How To Hookup and Load your Utility Trailer

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    There are many times that you might want to use a trailer and for each of those reasons there is a different type of trailer that you can buy or rent.

    For most home owners and small contractors an open utility trailer will work well and allow you to transport tools and materials to and from the work site.

    If you are a professional contractor or if you are expecting to travel a long distance with a possible overnight stay you probably want to look at a Van or Enclosed trailer that will provide some added protection from both the elements and people who might want to walk off with your stuff when you make a stop.

    Open Utility Trailers can be purchased from a variety of different places. You probably have a few small distributors in your area that carry a variety of different styles at prices ranging from $500 to $2,000 and up. You can also purchase trailers of this type in kit form from online retailers and large chain retailers. Your final option is a chain home store that will have a selection of different trailers however most of the ones that I have seen only offer a steel grate floor which is not great if you want to transport mulch, sand, gravel or even if you might leave that random tool on your trailer floor because it probably won’t be there when you end your trip.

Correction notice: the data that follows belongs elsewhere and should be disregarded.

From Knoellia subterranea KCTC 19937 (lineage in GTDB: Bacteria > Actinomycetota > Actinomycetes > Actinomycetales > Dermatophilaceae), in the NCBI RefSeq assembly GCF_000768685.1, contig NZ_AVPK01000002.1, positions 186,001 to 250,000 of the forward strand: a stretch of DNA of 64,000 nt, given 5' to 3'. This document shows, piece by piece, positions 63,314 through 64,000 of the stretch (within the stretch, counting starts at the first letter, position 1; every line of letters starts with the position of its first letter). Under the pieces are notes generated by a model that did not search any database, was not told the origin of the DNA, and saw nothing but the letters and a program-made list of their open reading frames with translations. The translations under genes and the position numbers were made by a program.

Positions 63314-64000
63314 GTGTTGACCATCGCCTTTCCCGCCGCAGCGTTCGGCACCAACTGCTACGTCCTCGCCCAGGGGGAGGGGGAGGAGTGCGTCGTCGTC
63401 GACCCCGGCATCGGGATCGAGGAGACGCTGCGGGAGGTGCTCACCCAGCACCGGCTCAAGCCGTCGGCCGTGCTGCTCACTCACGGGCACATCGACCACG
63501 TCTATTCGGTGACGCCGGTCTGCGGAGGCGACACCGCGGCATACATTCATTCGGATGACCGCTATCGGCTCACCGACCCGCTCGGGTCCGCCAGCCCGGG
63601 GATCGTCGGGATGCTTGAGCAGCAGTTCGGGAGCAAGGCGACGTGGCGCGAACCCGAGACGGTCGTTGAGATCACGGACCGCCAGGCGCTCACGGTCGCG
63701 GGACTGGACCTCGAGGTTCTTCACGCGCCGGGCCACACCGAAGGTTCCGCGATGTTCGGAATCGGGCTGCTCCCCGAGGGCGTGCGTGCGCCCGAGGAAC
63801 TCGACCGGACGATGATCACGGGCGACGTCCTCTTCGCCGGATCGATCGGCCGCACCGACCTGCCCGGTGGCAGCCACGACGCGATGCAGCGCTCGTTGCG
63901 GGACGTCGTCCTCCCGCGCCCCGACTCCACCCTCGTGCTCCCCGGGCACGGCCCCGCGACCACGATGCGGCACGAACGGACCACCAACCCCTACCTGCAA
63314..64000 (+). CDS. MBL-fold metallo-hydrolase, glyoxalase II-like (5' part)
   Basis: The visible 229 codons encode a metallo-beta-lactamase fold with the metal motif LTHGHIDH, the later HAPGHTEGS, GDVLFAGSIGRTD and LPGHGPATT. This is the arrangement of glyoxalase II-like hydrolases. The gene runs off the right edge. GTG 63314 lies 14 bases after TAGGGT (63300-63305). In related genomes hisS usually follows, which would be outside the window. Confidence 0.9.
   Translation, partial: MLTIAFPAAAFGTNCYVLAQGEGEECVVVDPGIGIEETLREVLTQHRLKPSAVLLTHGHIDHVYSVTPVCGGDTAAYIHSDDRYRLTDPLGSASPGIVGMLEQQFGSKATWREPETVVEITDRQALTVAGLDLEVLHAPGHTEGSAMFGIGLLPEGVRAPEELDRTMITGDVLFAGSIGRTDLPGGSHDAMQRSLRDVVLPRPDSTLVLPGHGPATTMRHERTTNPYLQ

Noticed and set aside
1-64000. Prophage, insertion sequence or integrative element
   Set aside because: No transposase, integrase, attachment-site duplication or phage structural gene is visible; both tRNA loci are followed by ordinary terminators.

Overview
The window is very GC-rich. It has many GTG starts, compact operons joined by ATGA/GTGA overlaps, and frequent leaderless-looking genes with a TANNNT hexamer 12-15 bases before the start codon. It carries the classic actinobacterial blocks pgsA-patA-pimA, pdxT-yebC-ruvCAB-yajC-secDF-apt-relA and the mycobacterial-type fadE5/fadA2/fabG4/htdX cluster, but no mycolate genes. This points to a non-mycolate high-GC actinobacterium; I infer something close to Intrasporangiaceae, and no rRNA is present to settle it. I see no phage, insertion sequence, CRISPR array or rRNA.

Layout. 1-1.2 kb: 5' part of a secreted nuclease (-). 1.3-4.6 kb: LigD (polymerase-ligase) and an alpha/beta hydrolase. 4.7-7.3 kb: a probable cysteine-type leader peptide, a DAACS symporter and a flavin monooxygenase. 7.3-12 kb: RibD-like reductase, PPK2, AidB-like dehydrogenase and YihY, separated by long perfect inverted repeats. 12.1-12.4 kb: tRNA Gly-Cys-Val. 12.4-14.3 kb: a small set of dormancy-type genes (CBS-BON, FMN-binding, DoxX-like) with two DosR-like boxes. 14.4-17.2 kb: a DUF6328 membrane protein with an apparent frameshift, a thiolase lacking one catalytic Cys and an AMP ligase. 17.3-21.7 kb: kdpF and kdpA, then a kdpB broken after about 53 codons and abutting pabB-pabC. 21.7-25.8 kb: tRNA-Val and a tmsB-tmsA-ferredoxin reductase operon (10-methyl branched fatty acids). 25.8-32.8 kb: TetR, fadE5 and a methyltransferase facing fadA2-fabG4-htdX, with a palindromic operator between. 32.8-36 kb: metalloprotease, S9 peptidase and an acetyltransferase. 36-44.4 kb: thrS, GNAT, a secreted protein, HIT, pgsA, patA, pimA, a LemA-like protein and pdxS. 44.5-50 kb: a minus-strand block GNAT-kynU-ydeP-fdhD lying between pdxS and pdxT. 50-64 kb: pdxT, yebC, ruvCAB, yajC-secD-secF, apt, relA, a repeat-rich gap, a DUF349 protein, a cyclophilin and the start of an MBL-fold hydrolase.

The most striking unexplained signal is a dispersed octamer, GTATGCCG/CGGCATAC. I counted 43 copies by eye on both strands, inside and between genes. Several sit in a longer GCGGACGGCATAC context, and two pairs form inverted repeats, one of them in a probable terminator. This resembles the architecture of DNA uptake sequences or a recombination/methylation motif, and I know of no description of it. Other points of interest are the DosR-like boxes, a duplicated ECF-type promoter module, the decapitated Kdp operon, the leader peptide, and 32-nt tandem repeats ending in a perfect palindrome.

Van Trailers are a little more difficult to come across and you will probably need a private local dealer that specializes in this type of trailer. Van Trailers can also be purchased used but you want to make sure that you get a title from the seller not just a bill of sale because trailers like cars all come with titles that must be registered.

    Once you pick the style of trailer that meets your need you will have to learn how to use it properly. If you buy from a small dealer you are likely to get some hand holding and personal instruction. If you buy over the internet then you are going to have to learn on your own.

    How to Hook up your Trailer to your Car or Truck

    Hooking up your trailer is not as simple as just backing your truck or car up to the hitch and making the connection. There are a few things that you must watch and account for or you could find yourself in some serious problems when you are driving down the road at 55 miles per hour.

    The first thing you have to understand is what weight can your vehicle tow. Now this is a combination of both the physical ability of the vehicle and the rating of the tow hitch. The basic deal is the larger the vehicle and higher the tow hitch rating the more you can tow. However you can not tow more with your vehicle just because you put a larger hitch on it. Both must work together.

    The second thing is the rating of the trailer. Each trailer has a maximum weight that it can carry no matter what type of vehicle is towing it and that is based on the structural components of the trailer including the hitch, frame and the axle and tires. Two trailers that look very similar may have a load rating 500 or 1000 pounds apart.